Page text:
By Scott Tibbs, February 23, 2016
As it is written, There is none righteous, no, not one: There is none that understandeth, there is none that seeketh after God. They are all gone out of the way, they are together become unprofitable; there is none that doeth good, no, not one. -- Romans 3:10-12
Conservatives should read Kevin Williamson's editorial about police corruption and apply our suspicion of big government to law enforcement as we apply that suspicion to agencies such as the EPA and IRS. Christian conservatives then need to go back to Scripture and read Romans 3:10-12, which I have helpfully quoted above, because we need to recognize a very important (indeed undeniable) fact: There are corrupt cops.
There are corrupt cops because humanity is stained by sin, by nature and by choice. There are corrupt cops just like there are corrupt accounting representatives, corrupt payroll clerks, corrupt pastors, corrupt janitors, corrupt judges, corrupt waitresses, corrupt cooks, and corrupt everything else. There is not something magical about being a police officer that excludes people who are corrupt, or people who are brutal, or authoritarian jerks, or just plain old bullies. We all have a sin nature and we are all prone to wickedness.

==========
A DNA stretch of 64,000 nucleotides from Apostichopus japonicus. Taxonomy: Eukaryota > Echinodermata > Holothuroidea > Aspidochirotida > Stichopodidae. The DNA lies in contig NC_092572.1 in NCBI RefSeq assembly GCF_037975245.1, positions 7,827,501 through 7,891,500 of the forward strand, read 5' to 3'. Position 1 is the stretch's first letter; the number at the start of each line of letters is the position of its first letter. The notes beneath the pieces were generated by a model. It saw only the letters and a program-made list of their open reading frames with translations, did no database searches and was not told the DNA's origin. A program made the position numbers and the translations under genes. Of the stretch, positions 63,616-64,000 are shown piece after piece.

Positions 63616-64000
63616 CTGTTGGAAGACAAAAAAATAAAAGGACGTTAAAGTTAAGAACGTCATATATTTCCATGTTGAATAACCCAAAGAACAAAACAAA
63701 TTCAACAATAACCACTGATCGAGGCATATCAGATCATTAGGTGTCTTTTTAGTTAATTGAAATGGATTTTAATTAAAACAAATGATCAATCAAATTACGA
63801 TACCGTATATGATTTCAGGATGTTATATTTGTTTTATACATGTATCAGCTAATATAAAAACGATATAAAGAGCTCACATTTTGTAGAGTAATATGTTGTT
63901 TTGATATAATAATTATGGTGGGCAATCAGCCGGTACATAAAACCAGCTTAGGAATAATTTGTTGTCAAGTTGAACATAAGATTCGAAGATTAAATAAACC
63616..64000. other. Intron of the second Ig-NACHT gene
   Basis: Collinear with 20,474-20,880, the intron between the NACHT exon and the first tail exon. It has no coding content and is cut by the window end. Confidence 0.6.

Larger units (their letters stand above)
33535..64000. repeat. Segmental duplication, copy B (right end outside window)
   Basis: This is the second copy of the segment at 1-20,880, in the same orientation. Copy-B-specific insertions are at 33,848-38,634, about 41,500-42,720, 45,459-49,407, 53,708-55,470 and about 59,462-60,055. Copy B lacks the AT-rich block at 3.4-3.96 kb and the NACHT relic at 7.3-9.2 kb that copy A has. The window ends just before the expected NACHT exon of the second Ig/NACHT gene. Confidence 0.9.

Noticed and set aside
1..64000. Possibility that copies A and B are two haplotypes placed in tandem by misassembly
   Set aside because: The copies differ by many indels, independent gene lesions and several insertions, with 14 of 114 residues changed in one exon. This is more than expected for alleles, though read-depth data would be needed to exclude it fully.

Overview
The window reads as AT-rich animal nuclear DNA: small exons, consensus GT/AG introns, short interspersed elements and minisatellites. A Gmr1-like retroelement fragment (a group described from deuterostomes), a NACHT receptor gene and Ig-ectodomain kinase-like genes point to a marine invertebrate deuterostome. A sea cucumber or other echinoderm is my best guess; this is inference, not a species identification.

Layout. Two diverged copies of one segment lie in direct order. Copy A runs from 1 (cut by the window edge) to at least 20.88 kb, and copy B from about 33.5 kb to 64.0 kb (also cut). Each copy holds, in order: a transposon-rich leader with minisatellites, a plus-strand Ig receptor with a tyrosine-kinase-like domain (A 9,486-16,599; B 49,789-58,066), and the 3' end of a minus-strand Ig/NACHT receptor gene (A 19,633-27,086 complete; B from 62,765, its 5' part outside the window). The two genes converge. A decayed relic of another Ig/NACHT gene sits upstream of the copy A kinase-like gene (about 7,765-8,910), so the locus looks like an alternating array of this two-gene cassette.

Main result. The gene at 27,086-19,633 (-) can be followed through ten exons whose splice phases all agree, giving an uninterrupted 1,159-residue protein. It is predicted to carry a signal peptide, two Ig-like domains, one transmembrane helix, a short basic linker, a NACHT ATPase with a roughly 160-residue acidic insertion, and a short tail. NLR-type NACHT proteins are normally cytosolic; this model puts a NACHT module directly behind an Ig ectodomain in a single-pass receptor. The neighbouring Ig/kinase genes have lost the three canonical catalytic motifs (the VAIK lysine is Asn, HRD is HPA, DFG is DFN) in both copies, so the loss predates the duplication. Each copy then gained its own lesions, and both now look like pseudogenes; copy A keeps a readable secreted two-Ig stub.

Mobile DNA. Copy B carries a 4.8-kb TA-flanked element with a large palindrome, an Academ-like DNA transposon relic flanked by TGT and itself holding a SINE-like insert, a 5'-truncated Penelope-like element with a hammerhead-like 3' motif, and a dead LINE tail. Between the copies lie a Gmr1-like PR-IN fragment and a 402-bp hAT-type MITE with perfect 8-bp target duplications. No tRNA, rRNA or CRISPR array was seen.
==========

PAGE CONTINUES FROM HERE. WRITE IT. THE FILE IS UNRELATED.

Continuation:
I understand the conservative knee-jerk reaction to defend police, especially having grown up in the tough-on-crime 1980's and come of age in the 1990's. After all, cops protect us from the worst of society, so how can some of them actually be evil? And to be sure, there are plenty of good, honorable police officers trying to serve the public as well as they possible can. I believe these represent the majority. But there are police officers who commit horrific abuses of power, framing innocent people for crimes while knowingly letting the guilty go free to commit more crimes.
We can respect and support the police while recognizing that there are not only bad apples, but there are actually entire departments that are utterly corrupt all the way to the core. This is why conservatives should support oversight and transparency, as well as meaningful reforms that protect due process and civil liberties while allowing the police to do their jobs without being micromanaged.
We should view the police as an agency that is necessary to protect the innocent, preserve public order and punish the guilty while still recognizing that police officers are human beings every bit as prone to sin as we are and therefore in need of oversight and limits on their authority.